Funded by the European Union


Fyzikální ústav AVČR

The Institute of Physics of the Czech Academy of Sciences (Fyzikální ústav AVČR; FZU) is a research institute with a tradition reaching back to 1950s. It is the largest academic center devoted to the scientific research in the Czech Republic, with staff of around 700 researchers. FZU has a long and successful history in obtaining and managing scientific projects, both national and international, including EU-funded projects. FZU is constantly ranking among the best research institutions in the Czech Republic, producing yearly over 700 scientific publications. FZU will participate in the ITN project through the Department of Structure Analysis, Division of Solid State Physics, and in particular through the Laboratory of Electron Crystallography (LEC), which is part of the Department of Structure Analysis. LEC was established in 2009 and has soon become one of the leading laboratories in the development of electron crystallography and in particular in 3D ED methods.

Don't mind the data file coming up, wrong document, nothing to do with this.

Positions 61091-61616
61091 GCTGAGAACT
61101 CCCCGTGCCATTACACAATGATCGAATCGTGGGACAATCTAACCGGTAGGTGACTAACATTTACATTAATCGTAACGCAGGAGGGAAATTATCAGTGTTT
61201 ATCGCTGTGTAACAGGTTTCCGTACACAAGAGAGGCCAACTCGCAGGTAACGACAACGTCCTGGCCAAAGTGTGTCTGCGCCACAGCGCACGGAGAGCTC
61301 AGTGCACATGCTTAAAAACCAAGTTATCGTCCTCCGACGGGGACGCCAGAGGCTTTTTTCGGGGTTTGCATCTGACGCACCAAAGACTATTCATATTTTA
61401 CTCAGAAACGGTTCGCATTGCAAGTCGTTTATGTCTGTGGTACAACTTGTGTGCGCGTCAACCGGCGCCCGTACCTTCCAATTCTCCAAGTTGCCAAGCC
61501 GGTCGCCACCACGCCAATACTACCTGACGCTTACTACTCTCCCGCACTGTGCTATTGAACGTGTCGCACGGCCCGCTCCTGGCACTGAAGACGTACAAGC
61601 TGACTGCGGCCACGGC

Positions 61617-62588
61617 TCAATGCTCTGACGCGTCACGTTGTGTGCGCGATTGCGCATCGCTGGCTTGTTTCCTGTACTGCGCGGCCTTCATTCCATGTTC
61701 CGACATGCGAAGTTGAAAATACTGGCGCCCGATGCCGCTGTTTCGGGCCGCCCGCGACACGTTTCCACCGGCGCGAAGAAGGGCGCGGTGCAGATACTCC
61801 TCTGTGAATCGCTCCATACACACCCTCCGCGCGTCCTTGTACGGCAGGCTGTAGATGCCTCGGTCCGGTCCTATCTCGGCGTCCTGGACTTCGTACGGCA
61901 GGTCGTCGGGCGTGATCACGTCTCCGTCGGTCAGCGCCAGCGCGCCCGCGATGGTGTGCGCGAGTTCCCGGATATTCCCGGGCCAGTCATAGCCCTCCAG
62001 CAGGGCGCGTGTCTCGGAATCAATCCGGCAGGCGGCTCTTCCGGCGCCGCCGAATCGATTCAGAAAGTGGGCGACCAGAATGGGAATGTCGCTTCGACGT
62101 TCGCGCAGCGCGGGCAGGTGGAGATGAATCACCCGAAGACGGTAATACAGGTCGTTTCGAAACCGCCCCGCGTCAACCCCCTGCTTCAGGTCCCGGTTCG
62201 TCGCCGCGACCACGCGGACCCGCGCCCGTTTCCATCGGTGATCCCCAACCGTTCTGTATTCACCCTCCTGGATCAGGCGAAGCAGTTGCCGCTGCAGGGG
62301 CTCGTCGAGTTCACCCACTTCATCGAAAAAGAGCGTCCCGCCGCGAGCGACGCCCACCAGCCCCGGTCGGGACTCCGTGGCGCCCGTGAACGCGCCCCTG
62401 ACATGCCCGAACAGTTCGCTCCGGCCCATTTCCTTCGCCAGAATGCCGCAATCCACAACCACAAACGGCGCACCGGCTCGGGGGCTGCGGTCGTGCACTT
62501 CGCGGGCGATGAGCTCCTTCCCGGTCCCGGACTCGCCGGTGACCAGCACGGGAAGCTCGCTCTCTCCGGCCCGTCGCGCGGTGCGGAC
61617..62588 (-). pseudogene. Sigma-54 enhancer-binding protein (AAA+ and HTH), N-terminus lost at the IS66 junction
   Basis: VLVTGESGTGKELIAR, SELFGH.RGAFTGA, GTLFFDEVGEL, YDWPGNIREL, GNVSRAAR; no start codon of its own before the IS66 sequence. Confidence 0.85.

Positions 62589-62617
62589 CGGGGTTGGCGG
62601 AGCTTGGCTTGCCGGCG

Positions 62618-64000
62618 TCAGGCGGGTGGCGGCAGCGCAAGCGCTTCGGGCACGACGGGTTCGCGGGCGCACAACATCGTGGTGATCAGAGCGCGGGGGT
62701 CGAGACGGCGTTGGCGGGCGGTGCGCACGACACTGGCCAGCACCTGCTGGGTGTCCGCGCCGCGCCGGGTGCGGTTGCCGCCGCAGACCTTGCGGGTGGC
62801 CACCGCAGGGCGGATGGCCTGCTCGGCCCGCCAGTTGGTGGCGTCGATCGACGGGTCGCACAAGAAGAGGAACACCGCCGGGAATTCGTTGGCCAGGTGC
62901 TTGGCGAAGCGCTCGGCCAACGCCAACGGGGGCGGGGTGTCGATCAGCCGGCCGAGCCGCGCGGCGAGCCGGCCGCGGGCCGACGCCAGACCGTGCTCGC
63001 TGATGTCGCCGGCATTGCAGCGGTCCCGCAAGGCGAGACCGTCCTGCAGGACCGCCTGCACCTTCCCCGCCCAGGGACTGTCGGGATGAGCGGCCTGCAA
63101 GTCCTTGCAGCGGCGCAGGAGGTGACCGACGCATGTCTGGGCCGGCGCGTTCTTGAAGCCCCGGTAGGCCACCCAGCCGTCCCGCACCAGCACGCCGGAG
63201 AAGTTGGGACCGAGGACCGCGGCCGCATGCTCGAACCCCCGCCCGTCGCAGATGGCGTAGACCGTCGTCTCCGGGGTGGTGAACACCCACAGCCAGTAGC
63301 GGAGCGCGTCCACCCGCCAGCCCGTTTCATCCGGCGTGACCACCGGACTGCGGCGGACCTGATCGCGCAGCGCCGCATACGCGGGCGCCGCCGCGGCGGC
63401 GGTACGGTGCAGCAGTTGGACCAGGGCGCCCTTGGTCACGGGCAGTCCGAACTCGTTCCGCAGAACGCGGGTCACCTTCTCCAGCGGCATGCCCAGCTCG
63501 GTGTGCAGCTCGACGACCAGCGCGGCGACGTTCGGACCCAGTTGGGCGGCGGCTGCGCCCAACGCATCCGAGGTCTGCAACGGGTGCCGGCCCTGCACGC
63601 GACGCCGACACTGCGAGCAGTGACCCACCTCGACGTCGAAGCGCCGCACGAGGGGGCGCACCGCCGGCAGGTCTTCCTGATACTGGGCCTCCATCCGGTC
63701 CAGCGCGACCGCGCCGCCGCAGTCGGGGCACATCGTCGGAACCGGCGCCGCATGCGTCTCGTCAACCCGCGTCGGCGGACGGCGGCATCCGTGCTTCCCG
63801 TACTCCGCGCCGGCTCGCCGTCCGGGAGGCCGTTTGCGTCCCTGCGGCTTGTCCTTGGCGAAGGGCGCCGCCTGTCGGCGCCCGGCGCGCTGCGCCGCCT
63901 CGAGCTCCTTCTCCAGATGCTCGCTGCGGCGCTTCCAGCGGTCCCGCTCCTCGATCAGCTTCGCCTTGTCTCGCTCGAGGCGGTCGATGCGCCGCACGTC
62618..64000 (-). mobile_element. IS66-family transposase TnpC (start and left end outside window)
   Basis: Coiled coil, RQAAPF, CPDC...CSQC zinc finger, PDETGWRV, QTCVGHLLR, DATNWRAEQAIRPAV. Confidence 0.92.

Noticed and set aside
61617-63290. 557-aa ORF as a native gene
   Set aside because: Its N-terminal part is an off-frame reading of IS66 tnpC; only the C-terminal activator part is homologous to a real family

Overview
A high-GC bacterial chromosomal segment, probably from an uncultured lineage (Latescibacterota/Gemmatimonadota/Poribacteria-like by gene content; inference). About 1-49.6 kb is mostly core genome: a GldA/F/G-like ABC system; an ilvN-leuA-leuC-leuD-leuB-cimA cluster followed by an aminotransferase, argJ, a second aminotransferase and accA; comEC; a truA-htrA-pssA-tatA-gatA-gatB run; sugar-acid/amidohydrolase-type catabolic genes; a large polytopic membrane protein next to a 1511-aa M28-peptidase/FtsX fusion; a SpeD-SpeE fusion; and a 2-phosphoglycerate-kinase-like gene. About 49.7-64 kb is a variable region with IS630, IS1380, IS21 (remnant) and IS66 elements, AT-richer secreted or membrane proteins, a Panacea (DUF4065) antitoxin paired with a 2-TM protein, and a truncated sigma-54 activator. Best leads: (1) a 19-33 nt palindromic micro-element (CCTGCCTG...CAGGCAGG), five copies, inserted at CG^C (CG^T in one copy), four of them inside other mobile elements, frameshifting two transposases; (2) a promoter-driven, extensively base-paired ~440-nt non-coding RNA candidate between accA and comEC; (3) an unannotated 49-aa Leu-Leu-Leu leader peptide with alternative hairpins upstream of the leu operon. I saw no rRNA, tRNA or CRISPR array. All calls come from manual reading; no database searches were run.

Key Research Facilities

The Laboratory of Electron Crystallography is equipped with the transmission electron microscope Tecnai G2 20, precession electron diffraction unit Digistar (Nanomegas), a 2kx2k CCD camera and a hybrid pixel detector for noise-free imaging with single-electron sensitivity. The microscope is equipped with a single tilt holder, a heating double tilt sample holder and cryo-holder with the cryo-transfer option and cryo-plunging device VitroBot. An EDS detector Apollo XLTW2 is available for chemical analysis of samples. Further equipment available at the Depatment of Structure Analysis and available for the project includes two powder x-ray diffractometers (Empyrean (Panalytical)t and SmartLab (Rigaku)) and a two single crystal diffractometers (Gemini and Supernova, both Rigaku – Oxford Diffraction).


  • FZU - Institute of Physics of the Czech Academy of Sciences
  • Na Slovance 1999/2
  • Prague 8 182 21
  • Entrance from Pod Vodárenskou věží 1
  • Czechia

Other Beneficiaries

This project has received funding from the European Union’s Horizon 2020 research and innovation programme under the Marie Skłodowska Curie grant agreement No 956099.